NZ has become part of the global anti-money laundering and countering the financing of terrorism regime which is driven by the US. All very sensible except that NZ has one ridiculous carve out. Lawyers and accountants are NOT subject to the AML rules in the same way banks, fund managers, money changers etc are. There is no legal requirement under the AML legislation for a law firm to check the identity of and understand the source of funds when a new client walks in the door. I can assure you that the large CBD law firms have facilitated way more non-resident trust business (by value) than what you are reading about in the Mossack Fonseca data. Believe me, there are literally billions of dollars of dirty Russian and dirty Chinese money laundered though NZ with the full assistance of a bunch of large firm NZ lawyers.

    The tax angle is secondary. The NZ law is simple – non residents with income sourced from outside NZ do not pay tax in NZ. That’s not controversial, in fact most british law based countries have the same approach. The next question is should NZ be collecting taxes on behalf of foreign tax jurisdictions – my opinion is no, that would be an incredibly difficult mission to embark on.

    But there is no doubt we should be doing a lot more of what Deborah is discussing.
    1. Legally identify the source of funds
    2. Legally identify the settlers, trustees and beneficiaries of any NZ domiciled trust
    3. Make this information available to foreign tax authorities that we have a tax treat with
    4. Make this information available to appropriate law enforcement authorities in NZ

    Bringing lawyers and accountants under the existing AML laws would immediately resolve almost of the issues.

    Where the tax minimisation does intersect more fully with the trust business is in the financial sector. I was periphally involved with many transactions both through NZ and other jurisdictions where trusts were used to change the ownership and nature if funds. None of this illegal, but essentially taking funds sourced in (say) Europe as equity, converting it into NZ owned debt and investing it in the US blah blah blah. Net result a guaranteed return that was essentially arbitraging different tax treatments of debt and equity in different jurisdictions. For quite a few years NZ was ground central for that business, but IRD closed it down by changing te technical rules around thinly capitalised NZ entities. IRD doesnt care about the current offshore trust business because there are no tax implications for NZ.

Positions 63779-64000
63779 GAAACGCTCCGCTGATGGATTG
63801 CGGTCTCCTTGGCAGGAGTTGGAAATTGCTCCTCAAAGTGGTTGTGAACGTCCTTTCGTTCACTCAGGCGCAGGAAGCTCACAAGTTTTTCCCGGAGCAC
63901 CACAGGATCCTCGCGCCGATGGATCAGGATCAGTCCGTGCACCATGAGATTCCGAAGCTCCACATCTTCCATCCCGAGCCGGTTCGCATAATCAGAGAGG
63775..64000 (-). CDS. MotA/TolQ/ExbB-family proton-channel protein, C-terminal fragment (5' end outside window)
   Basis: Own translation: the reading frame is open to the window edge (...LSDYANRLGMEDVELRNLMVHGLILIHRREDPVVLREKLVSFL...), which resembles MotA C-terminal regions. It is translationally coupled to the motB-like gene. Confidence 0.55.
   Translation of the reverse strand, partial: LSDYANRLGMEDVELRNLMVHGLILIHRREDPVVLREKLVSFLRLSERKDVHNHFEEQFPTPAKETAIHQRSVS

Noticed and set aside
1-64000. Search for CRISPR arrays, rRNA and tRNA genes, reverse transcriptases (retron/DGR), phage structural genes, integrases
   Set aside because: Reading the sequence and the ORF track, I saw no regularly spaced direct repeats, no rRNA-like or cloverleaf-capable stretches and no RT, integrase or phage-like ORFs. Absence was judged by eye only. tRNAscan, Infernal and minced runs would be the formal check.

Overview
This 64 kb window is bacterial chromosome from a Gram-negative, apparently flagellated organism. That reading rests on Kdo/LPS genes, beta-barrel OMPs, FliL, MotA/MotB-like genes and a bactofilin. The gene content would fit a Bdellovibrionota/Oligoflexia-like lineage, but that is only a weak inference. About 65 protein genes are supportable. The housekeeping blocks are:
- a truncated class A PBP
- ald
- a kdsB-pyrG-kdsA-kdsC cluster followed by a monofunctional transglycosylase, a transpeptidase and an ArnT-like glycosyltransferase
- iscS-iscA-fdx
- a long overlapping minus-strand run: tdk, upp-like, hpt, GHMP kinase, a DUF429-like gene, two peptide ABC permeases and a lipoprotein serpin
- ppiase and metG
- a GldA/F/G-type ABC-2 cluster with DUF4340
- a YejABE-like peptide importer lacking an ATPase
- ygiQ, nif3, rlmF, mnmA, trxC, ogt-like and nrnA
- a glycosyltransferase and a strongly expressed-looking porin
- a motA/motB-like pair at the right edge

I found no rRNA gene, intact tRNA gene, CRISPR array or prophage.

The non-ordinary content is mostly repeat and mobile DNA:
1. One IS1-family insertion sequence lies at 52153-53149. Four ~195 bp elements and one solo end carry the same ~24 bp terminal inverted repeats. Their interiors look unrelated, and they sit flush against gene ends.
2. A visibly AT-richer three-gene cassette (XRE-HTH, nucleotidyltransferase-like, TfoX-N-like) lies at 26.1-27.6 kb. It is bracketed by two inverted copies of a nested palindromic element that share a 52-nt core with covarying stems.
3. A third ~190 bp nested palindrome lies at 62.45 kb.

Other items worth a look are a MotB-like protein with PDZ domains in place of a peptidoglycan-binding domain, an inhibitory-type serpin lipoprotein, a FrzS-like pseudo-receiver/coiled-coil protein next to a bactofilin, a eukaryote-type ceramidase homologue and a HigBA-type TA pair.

Anyway, this offshore trust industry needs tidying up, but it is wrong to focus primarily on the tax implications. It is actually about money laundering which is why NZ is so popular – once funds enter the global system from NZ they look pure. Bring lawyers into the AML regime, gather all trust data as if it was a trust with NZ taxpayers and this would be cleaned up in no time.

    • ianmac 2.1

      Great stuff nadis. Thanks.
      An avenue for money laundering and some taxing. I get it.
      Winston/Winebox will be sure to comment on similar lines.

      • nadia 2.1.1

        I’d add that a lot of “entities” that use the foreign trust route (rort?) are quite happy to pay tax – especially to authorities in places like the EU, UK and the US as this further legitimises the money.

        Let’s say you have just stolen $100mm (after bribes and other costs) in a Russian crony deal, and you get that money into the white financial system. You’re now earning interest at say 4% on your investments (interest, dividends etc) – why wouldn’t you be happy pay 30% of 4% of 100mm (that’s a tax bill of 1.2 million). You are now an official part of the globally regulated financial system. Call the 1.2 million a fee for legitimising your 100mm – a no brainer.